Everyone is born with impure sexual desires. Not every impulse is godly; most of them aren’t. Every 1st grader knows that just because you want to do something doesn’t mean you should do it. Yet, when it comes to certain sins we seem to revert back to preschool logic: “Whatever makes you happy.” According to Jesus, true blessedness is found in self-denial, not self-gratification.
We usually try to avoid the really bad sins—well, murder, mostly, but that’s only because we’re afraid of the legal consequences, not because we’ve never wanted to kill someone or because we’re afraid of offending God. We should be afraid of offending God. He threatens to punish all who break His Commandments. Therefore we must repent.
Remember, God’s will is always good. When God says not to commit adultery it’s like He’s saying not to pour salt in your wound. You are always better off doing what God wants, even though that’s never what the sinful flesh wants.
It’s exactly the opposite of the way we think, but God uses the most painful experiences to bless us. Consider the fact that God’s method of bringing life and salvation to the world involved what sounds more like a tragic front page headline about human brutality and injustice than anything that sounds even remotely like “good news.”
God accomplished the greatest blessing of all—earning your salvation—by allowing an innocent man to be tortured and killed for crimes He didn’t commit. And not just any man, but the Eternal Son of God Incarnate in human flesh. He came unto His own, but His own received Him not (St. John 1:11). Jesus’ death on the cross seemed at the time like worst thing that ever could have happened, so much worse than the fishing disaster in our Gospel for today. The agony of Holy Week probably made the disciples wish they’d never left their nets behind in the first place.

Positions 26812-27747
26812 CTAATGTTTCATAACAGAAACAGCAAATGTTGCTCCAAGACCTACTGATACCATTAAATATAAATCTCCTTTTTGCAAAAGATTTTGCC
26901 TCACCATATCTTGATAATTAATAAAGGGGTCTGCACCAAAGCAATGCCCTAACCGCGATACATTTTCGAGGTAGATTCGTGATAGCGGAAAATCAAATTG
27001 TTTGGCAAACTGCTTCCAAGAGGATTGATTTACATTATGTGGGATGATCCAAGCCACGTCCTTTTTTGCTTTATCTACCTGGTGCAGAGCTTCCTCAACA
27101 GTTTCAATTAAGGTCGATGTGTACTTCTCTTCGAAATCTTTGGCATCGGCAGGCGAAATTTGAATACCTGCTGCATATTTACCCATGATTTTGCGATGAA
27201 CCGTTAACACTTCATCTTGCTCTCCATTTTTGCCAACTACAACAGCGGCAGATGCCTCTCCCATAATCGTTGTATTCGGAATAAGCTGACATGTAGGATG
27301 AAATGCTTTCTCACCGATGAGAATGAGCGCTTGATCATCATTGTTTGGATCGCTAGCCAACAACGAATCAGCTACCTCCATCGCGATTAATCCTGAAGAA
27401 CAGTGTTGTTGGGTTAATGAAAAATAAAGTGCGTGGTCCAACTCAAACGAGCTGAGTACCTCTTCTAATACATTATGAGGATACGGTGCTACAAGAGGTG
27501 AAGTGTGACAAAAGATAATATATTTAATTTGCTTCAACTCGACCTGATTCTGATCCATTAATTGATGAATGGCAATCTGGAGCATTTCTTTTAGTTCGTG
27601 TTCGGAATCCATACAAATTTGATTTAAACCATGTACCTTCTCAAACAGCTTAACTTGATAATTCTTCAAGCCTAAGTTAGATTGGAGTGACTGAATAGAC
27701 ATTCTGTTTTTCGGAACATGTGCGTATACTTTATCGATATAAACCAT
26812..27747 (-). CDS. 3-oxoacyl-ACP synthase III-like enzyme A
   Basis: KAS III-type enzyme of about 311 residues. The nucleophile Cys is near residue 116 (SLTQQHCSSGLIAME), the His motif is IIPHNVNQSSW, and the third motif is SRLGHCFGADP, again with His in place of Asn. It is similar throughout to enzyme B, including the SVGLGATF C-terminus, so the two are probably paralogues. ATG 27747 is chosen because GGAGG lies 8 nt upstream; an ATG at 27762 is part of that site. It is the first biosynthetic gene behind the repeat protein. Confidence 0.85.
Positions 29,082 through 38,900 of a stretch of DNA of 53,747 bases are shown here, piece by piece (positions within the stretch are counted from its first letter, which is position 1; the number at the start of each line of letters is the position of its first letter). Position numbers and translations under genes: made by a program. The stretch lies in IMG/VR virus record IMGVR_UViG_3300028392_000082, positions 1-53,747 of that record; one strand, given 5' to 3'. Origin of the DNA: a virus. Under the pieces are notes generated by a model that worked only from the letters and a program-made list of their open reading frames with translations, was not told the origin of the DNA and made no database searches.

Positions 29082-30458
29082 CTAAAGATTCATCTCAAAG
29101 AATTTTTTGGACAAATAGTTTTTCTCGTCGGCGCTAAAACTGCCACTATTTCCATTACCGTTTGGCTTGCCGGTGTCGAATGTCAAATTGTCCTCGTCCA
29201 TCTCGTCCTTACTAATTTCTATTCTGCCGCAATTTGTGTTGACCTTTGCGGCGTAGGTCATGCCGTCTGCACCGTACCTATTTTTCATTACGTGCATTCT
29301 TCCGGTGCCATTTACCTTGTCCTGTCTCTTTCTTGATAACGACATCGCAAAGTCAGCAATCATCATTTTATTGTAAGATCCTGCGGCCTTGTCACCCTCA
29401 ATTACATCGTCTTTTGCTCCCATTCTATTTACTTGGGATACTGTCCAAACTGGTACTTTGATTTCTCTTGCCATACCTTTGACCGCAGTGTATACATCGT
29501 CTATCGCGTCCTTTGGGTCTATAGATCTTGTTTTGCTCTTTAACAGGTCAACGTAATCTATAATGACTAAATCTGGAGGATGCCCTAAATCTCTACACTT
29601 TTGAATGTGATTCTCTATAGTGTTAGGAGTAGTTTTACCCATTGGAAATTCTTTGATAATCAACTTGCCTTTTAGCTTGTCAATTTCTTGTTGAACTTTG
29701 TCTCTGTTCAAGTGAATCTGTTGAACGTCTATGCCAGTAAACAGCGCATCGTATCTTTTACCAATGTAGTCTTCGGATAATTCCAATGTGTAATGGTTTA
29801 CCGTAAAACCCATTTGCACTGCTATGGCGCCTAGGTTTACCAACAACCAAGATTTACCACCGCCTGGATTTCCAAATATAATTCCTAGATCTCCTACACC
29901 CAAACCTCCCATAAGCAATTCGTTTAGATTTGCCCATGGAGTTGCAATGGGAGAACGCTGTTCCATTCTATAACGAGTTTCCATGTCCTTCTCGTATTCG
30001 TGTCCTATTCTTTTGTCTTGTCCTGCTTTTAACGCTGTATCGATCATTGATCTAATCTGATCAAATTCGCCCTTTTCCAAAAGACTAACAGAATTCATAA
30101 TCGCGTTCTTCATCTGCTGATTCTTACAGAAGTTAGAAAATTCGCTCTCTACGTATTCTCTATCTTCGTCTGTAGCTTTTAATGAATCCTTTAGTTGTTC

Even though our faith wavers under difficulty and is practically non-existent the rest of the time, Jesus continues to uphold and sustain us. Compared with Jesus’ love for us, our doubt is the size of a mustard seed.
Jesus had no doubts about the Father’s goodness even though He suffered more profoundly than any other person in the history of the world—and that at His hands of His Father. The Father had never looked more like Satan; indeed, we could say that God and Satan cooperated together in the crucifixion. Though the crucifixion was the greatest act of injustice the world has ever known, still Jesus trusted in the goodness of His Father, knowing that somehow He would work even this for His glory and the good of those who love Him.
When you’re tempted to think that God is evil incarnate, remember that Christ took on human flesh out of pure love for you, and then suffered and died on the cross for your sin. By His faith, your doubt is forgiven. He works all things together for your good. His greatest blessings often come through the most painful experiences—the cross is proof of that. Despite whatever pain you’ve suffered in this life, still you are here today to commune with Jesus in spite of the fact that you can’t see Him.
Your faith may be imperfect and smaller than a mustard seed, but that’s enough for Jesus. Go in peace; the Lord is with you.
In the name of the Father and of the + Son and of the Holy Spirit.